On the Market: The $300, Champagne-splashed Grand Slam Breakfast

(Joits, Flickr)

(Joits, Flickr)

Well, no great surprise here: due mostly to an influx of Chinese investors to the U.S., the EB-5 visa program, which grants visas to foreigners investing $500,000 or more in job-creating ventures on American soil, has become a bit too successful, the Wall Street Journal reports. Additional visas will be unavailable to Chinese applicants until October 1st. “Investors from China have accounted for about 85% of the visas this year, so the State Department action brings the program to a near standstill for the time being, experts said. They predict that next fiscal year the visas will be claimed even more quickly,” according to the Journal.

Among entrepreneurial ventures popular with EB-5 beneficiaries are fast food franchises. But the owner of Manhattan’s inaugural Denny’s, Rahul Marwah, hails from (relatively) nearby California. Eater got a look at the place, which opens its doors Friday morning at 5. Anyone for a $300 Grand Slam breakfast, complete with champagne?

Mr. Marwah’s restaurant might be located in Manhattan, but with its exposed brick and pressed-tin ceilings, it’s most certainly drawing on Brooklyn chic. (It was only a matter of time before the look found itself co-opted by fast food.) Still, at the Guardian, one former Coney Island resident takes to task the New York media for over-emphasizing the borough’s most salient trends and inequalities: “there’s a big rift between the affluent professionals piling millions into the brownstone neighborhoods of Carroll Gardens, Park Slope and Brooklyn Heights – and the rest of Brooklyn, a middle-to-working class haven for low pretension and inexpensive food.” Fair enough. But isn’t that kind of the point?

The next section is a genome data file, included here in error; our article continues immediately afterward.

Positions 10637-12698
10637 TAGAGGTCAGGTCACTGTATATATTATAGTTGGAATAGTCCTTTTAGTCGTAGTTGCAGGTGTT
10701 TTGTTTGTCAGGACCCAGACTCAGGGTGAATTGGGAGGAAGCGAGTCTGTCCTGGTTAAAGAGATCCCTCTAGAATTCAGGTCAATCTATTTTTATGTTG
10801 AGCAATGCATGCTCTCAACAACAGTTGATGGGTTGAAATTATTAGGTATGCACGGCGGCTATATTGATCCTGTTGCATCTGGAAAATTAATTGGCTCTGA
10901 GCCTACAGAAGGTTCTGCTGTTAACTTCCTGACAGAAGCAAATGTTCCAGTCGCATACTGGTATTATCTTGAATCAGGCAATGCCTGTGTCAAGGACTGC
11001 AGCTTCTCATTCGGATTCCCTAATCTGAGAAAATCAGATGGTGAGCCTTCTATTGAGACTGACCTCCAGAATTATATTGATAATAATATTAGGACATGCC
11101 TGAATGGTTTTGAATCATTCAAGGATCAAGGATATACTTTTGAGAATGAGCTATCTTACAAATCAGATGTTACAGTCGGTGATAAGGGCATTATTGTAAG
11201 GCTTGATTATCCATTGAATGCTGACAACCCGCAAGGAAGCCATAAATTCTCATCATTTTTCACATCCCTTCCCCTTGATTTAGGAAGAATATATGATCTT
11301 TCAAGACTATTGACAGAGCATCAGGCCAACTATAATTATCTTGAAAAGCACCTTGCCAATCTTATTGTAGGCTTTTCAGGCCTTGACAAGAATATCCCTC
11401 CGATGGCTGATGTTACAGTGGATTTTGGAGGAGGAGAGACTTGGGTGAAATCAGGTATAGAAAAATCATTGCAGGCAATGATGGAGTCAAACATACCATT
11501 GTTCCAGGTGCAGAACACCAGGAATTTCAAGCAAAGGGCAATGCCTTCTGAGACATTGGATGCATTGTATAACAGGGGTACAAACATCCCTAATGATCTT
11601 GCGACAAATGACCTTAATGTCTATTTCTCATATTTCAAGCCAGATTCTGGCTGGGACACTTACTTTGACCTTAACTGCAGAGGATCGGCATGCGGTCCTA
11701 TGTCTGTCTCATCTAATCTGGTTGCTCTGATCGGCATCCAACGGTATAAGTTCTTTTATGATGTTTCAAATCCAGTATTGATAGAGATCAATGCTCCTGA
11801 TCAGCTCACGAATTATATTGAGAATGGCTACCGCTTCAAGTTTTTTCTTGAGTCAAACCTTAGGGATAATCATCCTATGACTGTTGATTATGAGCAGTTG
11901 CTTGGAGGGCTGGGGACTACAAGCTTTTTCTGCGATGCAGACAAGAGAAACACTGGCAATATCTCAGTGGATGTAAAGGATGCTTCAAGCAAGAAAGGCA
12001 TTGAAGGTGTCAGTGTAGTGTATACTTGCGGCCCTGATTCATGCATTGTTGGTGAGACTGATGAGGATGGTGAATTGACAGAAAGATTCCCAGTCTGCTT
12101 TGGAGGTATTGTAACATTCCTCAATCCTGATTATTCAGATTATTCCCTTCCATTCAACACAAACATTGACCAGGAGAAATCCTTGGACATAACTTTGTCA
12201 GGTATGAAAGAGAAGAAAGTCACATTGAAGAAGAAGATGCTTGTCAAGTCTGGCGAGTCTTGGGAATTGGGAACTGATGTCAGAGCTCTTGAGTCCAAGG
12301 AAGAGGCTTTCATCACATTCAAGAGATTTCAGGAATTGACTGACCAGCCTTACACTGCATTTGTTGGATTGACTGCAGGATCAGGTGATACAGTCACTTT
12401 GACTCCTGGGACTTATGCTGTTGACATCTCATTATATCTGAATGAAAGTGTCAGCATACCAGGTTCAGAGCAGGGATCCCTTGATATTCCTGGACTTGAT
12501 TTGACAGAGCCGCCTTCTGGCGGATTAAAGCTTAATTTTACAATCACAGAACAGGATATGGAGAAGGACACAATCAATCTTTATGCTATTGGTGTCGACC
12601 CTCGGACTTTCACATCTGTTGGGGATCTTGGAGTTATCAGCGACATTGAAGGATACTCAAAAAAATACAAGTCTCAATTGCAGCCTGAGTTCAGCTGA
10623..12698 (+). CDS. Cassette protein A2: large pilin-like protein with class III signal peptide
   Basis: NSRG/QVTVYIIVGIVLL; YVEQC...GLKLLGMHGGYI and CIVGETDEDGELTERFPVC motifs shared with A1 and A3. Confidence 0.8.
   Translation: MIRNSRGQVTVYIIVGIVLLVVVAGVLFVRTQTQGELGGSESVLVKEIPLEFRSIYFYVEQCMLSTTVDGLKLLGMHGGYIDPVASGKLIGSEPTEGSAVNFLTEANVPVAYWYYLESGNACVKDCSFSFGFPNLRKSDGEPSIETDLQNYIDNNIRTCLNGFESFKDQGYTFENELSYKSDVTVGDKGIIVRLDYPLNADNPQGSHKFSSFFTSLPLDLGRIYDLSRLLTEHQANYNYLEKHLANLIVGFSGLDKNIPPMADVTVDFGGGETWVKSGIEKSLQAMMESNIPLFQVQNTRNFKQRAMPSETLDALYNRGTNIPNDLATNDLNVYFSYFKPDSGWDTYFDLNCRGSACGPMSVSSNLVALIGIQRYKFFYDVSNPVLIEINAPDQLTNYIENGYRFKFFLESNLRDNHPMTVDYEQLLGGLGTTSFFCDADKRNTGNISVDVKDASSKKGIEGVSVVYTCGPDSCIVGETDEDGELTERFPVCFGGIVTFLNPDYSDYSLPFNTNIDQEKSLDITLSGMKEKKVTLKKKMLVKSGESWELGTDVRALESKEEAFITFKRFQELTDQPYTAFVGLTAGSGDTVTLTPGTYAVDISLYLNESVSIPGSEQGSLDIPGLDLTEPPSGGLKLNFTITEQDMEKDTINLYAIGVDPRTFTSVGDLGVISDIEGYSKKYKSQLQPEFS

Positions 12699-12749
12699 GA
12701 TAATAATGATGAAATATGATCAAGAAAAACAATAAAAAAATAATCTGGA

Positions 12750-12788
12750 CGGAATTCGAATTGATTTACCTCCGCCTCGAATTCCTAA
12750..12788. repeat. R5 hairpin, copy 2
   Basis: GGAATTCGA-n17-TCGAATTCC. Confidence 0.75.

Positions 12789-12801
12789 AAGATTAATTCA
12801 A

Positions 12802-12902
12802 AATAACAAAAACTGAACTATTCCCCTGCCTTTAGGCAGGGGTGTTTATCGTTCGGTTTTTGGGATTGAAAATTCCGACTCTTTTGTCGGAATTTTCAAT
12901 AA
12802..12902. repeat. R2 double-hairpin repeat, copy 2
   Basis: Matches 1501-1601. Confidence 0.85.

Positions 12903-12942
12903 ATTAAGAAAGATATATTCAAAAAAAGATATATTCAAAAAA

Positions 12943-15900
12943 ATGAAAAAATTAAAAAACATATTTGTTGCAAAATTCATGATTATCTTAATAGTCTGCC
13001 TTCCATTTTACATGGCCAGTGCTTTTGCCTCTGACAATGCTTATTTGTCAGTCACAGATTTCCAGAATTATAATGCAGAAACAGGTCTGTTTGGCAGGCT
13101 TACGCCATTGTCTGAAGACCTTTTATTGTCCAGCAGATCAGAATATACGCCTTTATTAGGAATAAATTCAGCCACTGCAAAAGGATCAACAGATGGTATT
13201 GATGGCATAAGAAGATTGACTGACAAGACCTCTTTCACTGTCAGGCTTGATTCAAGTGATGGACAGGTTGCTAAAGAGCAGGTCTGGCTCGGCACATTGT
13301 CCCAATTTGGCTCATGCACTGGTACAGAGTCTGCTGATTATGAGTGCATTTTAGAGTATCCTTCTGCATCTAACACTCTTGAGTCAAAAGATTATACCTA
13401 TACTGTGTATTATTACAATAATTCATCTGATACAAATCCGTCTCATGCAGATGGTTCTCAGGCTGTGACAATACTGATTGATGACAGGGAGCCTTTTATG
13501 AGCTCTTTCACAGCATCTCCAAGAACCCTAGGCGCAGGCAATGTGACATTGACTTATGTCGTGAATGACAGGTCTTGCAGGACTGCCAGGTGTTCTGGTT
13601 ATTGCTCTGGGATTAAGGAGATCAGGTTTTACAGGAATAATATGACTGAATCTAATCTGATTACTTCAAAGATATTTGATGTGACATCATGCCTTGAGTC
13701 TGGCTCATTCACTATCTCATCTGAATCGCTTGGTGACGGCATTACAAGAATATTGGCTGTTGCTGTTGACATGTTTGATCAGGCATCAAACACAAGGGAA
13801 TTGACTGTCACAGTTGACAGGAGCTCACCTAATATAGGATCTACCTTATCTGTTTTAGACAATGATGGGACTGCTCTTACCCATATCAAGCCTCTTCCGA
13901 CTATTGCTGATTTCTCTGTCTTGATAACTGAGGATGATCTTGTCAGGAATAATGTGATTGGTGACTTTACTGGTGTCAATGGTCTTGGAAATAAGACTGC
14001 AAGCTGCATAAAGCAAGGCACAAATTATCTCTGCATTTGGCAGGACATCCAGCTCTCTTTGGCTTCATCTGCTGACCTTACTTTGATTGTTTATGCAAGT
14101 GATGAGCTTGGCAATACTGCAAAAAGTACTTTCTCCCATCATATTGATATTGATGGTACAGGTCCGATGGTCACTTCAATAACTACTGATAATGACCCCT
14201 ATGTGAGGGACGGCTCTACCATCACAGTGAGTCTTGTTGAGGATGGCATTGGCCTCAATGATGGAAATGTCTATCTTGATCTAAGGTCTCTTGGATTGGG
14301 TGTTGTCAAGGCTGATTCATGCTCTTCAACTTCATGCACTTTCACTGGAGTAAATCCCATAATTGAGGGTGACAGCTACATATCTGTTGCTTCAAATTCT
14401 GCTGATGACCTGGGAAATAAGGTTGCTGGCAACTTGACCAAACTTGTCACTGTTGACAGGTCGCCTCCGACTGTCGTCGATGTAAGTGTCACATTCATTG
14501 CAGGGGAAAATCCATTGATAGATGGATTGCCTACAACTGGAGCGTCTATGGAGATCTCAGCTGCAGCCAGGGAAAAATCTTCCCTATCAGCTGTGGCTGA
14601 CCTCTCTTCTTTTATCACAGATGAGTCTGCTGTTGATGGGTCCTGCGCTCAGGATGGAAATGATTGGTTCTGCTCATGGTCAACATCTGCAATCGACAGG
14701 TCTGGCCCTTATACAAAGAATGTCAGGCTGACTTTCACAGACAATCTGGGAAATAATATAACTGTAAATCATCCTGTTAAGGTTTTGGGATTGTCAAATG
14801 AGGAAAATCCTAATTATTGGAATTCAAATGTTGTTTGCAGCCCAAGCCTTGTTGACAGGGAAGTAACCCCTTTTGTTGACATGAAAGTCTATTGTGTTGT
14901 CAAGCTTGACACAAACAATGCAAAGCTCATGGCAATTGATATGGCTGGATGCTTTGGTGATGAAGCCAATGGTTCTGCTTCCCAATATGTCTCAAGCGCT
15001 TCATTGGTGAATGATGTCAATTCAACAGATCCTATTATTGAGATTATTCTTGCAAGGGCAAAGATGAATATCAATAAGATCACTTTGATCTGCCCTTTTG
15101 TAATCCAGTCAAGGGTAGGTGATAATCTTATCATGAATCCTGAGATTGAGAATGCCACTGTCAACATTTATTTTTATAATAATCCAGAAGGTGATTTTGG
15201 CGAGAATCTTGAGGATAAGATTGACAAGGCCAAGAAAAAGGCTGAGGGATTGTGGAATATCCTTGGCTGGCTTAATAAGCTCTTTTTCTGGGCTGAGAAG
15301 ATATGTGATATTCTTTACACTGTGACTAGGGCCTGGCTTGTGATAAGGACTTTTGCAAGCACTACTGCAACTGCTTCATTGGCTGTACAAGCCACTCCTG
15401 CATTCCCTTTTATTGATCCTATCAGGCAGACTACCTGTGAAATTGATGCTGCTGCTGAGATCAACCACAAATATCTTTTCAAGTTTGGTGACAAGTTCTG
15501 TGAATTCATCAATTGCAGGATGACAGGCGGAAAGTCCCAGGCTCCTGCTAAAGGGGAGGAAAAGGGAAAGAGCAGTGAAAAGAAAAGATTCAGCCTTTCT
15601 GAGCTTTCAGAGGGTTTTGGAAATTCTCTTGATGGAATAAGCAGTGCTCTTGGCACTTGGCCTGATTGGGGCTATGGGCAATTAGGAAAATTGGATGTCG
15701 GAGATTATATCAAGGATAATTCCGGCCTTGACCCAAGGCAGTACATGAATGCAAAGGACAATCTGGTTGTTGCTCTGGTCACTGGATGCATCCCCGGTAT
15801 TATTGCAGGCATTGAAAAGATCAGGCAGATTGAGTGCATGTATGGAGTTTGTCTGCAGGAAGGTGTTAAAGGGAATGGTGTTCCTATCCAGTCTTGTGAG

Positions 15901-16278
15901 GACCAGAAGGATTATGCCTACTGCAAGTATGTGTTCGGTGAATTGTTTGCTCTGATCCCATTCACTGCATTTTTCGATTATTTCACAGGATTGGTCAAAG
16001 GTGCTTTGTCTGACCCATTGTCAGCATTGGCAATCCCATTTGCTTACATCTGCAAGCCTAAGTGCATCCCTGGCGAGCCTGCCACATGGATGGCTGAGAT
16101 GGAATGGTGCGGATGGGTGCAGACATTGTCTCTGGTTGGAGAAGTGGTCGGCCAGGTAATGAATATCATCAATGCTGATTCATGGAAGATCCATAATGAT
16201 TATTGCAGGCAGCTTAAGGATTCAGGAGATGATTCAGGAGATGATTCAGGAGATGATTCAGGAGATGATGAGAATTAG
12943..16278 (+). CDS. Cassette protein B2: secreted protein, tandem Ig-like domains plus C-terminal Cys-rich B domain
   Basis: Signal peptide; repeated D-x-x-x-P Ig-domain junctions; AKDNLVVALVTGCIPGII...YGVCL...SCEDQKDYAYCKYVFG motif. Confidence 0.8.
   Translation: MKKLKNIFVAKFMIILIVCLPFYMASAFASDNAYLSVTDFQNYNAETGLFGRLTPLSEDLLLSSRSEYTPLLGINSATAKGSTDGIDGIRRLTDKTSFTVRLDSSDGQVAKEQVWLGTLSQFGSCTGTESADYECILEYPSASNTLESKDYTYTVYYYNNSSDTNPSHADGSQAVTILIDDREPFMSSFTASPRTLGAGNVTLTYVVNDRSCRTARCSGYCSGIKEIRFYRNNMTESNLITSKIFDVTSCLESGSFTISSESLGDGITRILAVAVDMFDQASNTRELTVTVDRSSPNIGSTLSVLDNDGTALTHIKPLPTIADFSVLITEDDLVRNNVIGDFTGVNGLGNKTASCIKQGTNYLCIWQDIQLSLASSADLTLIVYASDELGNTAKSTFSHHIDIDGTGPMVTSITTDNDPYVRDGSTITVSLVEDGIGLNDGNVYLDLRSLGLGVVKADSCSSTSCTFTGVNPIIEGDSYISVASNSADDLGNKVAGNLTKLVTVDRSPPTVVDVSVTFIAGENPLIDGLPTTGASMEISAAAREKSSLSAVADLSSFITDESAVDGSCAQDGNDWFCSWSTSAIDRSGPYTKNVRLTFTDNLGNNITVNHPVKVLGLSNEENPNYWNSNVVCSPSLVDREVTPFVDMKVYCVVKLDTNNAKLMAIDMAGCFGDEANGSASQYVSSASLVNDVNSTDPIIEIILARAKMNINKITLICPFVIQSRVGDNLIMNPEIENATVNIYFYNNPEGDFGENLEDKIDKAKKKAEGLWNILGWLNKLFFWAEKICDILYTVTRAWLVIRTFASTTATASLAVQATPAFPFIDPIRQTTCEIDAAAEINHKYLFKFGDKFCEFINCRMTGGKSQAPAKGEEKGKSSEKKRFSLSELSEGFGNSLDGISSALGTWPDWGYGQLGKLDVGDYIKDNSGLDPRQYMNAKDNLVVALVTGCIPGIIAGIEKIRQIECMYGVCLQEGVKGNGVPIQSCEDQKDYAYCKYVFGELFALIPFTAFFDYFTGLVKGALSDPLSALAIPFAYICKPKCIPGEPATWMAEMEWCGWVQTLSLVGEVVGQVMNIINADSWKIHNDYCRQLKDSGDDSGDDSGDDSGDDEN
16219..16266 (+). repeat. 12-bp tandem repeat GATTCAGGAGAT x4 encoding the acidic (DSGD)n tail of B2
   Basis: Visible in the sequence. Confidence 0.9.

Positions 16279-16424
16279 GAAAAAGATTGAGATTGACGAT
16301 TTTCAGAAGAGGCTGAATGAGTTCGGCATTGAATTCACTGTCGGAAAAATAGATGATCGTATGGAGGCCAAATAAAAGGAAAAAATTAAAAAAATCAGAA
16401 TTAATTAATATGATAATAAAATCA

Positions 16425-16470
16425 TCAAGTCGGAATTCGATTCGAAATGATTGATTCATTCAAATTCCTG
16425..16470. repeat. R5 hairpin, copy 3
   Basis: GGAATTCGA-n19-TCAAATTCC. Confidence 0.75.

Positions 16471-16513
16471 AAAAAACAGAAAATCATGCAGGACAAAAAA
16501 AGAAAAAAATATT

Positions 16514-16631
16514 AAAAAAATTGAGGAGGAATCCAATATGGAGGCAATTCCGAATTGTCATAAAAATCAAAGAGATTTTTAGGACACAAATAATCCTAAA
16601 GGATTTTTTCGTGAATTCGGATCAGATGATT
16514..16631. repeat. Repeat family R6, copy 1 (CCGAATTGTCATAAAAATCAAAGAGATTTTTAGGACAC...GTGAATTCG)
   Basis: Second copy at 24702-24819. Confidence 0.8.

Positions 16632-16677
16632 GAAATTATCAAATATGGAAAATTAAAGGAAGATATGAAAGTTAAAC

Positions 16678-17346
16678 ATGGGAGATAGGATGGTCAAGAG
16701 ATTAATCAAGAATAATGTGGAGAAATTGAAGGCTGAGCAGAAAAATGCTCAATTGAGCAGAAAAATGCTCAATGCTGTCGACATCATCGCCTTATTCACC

No small portion of that other Brooklyn is home to public housing facilities, the residents of which will no doubt be pleased to hear that Mayor de Blasio plans to remove “thousands of feet of construction scaffolding” from NYCHA facilities across the city in an effort to improve public safety. The city has removed almost two-miles’ worth already, according to the Journal.

For those more grandly-fixed, the Post offers tips on how buying apartments based on floor plans alone can prove profitable. Hint: you re-sell your purchase for more than you paid.

And yet, a (not-entirely-convincing) report at DNAinfo suggests that New York buyers have seen discounts this month for a handful of key reasons: sellers unrealistic about price; an influx of novice brokers; fewer later-summer shoppers; a sluggish top-of-the-market tier.

Speaking of good deals, the too-popular-for-its-own-good Citibike program will bring in “top mathematicians and computer scientists” to address imbalances in stations, the Atlantic reports. (They also manage to compare bike stations to the porridge in Goldilocks; kudos.)

And just for fun, Holly and Allison over at Bowery Boogie venture to the abandoned Staten Island ship graveyard. In their account, we learn, among other things, that “kill,” is actually Dutch for “creek.” Something new every day.